Why hasn’t the average golfer improved in 23 years ?
There aren't many things in life that if you make time to do 2-3 times per week, research, read and emurse yourself into by even practice at home, you get worse at... Unfortunately golf can be one of these things.
The average handicap has only reduced by two shots in the last 23 years, whilst golf ball and golf club advancements have improved exponentially in this time. Trackman technology is also showing us that it is now easier than ever to hit the ball straighter and further.
You could easily mount an argument that as the handicapping system now rates you against the conditions on the day and how the players on that day have played as opposed to the par of the course as it did in my junior golf life that golfers on average have got worse in the last 2 decades.
Why is this?
Because it is hard? Yes there are few other sports so participated that have 14 different tools that you have to use, played over 5 hours with every shot being a different one.
Because players are getting older and enough new people aren’t getting into the game? Yes possibly but I teach many people that are playing their best golf in their 50's and 60's.
Because people don't practice enough - possibly but I would suggest that people don't know how to practice and when they do focus way too much on the outcome of each shot.
The answer is - Golfers chase feels and don't build awareness’s.
To understand this we need to separate practice and play.
You can play with a feel on the day but you need to practice to build awareness of what you are trying to do.
Most people I ask "what are you trying to do when you hit the ball" look back blankly and respond with...trying to hit the ball, keep my head down, not to swing too fast, don't come up, hit a good shot or even better, think nothing!
If this is you, you are on the goflers rollercoaster !!! and you are about to undergo a transformation in thinking that can change your golf forever. Are you ready?
Step 1: is understanding that your golf swing is a basic sequence of body movement (that doesnt happen automatically because you are not reacting to a moving ball) just like every other motor skill you have ever learned. You need to work with your coach to develop an understanding of your sequence and I would suggest that your base should be a three step sequence. If you don't take lessons then I would encourage you to think about this three step sequence the follwoing way. Once set up and ready to swing 1. Turn of the right side into the backswing (right handed player) 2. Visualisation trigger from the top to get the club moving from the inside of the ball 3. A balanced finish position that achieves an eyes level to the horizon pose.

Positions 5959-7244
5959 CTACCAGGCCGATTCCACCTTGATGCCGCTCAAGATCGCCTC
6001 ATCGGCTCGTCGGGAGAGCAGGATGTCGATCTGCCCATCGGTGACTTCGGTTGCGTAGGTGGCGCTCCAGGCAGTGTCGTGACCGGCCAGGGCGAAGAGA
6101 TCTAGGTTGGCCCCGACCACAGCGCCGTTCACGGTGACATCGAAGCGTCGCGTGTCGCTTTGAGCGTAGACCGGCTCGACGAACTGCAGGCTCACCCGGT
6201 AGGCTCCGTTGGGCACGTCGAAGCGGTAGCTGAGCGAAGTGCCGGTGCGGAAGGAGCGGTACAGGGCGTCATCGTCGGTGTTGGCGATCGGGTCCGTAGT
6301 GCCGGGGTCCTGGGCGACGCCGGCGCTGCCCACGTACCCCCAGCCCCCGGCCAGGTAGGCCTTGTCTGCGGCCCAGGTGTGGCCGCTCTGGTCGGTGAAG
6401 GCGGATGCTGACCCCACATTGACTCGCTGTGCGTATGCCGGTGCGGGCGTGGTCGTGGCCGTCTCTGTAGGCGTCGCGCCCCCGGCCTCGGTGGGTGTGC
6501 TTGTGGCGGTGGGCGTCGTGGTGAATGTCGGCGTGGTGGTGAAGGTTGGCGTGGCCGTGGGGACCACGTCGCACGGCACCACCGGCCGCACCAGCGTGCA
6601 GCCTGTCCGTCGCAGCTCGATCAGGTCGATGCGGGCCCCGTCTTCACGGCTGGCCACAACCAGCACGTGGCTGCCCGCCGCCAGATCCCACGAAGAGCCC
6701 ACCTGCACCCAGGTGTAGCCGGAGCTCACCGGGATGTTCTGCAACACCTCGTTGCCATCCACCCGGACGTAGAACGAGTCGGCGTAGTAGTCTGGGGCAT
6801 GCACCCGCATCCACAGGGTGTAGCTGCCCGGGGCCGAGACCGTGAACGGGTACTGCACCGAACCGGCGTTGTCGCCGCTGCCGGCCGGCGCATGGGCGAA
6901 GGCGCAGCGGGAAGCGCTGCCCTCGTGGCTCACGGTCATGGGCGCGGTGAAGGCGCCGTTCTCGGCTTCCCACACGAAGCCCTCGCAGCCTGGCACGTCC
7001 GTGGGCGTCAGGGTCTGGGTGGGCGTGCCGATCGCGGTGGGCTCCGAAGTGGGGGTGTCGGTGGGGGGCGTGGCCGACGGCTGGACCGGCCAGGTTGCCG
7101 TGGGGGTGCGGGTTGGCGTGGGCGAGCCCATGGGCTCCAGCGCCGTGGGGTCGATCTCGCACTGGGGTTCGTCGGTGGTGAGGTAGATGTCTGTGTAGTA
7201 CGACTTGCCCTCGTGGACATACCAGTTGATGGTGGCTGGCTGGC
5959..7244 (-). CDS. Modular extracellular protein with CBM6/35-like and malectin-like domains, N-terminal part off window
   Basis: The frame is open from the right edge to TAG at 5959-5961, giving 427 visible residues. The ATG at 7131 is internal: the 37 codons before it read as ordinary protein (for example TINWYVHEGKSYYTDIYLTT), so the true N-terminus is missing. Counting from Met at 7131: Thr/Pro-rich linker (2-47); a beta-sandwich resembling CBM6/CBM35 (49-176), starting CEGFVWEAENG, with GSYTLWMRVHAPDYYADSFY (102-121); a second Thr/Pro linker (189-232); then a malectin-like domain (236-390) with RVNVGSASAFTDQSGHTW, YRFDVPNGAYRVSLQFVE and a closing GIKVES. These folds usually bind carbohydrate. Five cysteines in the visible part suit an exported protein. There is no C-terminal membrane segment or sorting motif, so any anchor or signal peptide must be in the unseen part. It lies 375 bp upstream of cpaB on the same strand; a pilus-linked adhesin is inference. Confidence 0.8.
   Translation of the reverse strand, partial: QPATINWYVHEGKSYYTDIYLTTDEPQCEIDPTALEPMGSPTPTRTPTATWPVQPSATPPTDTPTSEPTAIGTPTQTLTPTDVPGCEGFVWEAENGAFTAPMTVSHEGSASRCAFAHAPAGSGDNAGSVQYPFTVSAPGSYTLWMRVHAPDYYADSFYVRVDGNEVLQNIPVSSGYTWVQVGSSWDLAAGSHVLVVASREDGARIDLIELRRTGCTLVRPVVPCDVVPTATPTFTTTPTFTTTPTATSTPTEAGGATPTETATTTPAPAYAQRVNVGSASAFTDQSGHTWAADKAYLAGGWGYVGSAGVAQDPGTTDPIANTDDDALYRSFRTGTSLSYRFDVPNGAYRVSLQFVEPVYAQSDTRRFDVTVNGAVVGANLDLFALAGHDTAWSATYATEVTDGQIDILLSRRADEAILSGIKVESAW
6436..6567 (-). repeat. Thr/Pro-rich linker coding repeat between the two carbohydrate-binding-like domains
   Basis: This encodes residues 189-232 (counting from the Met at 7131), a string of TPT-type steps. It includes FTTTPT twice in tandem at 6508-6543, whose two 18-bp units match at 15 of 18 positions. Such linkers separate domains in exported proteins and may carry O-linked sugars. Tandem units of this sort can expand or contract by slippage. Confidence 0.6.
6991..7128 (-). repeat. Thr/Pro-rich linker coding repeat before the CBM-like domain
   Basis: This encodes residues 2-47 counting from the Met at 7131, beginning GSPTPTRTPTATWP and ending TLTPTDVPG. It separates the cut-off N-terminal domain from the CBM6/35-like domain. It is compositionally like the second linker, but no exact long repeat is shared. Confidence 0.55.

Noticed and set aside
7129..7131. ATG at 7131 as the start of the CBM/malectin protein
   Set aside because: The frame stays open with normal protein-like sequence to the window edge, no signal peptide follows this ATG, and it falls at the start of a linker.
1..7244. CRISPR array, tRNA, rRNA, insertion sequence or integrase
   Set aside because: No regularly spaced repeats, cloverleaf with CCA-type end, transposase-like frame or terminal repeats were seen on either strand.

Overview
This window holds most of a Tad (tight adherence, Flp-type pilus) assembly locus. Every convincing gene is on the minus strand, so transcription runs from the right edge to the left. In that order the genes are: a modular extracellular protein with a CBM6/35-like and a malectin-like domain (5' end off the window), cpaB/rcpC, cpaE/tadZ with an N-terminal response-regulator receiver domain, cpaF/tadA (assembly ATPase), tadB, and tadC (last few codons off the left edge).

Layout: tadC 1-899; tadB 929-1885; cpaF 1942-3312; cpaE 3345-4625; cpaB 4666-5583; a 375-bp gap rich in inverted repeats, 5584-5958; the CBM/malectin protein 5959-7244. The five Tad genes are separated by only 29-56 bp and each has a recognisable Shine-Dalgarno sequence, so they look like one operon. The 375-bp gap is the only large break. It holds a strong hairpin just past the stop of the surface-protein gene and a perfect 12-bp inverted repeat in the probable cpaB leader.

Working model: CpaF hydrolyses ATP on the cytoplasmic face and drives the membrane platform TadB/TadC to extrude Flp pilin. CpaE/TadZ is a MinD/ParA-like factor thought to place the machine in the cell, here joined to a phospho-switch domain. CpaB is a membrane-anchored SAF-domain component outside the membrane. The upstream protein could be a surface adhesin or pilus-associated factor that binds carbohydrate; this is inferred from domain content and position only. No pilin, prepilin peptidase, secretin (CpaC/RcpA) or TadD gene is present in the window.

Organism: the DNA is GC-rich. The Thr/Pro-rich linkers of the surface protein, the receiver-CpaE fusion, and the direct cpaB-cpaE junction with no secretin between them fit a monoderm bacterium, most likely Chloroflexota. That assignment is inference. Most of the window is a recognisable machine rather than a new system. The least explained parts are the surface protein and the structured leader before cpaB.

Step 2: you need to build awareness that you are doing these things in practice.
Hence that means when you practice you need to be able to hit a ball being clear what your swing sequence is, move through that sequence in rehearsal, and repeat that sequence when you hit. The feel of the shot is instant and often overpowering but you need to move past the feel and ask yourself did I move the way i tried to.
If your answer is i don't know, there's not enough to time, or I didn't hit it well, then hit another ball going through the same process and ask yourself the question again.
To build awareness you have to have intent and that intent is not impact, target or shot focussed. That intent is movement focused and once you start to build this awareness you are a step closer to making your swing more automatic and in turn more consistent.
What is the difference between feel and awareness?
Feel is a reaction response to the shot you have hit, awareness is a thought about process that reflects back on intention.
If you practice to develop awareness then you can start to develop better feel.
Step 3:Take a single thought that you have become aware of in practice onto the course as your over the ball focus. Take the time to connect visually to the target and swing making sure you are applying this single thought
We often look at the best players and try and learn from them. The reality of the situation is that they are at a level so far in front of 99.5% of golfers that what they can explain is important to them is mostly irrelevant to you.
As kids they have moved their swings into the automatic zone through building awareness through hours of practice as kids with a kids brain absorbability. As adults learning the game you need to take a different approach and this is what I am encouraging.
Improve your consistency, smash your frustration, break through your score barriers and play more calmly through understanding your swing sequence.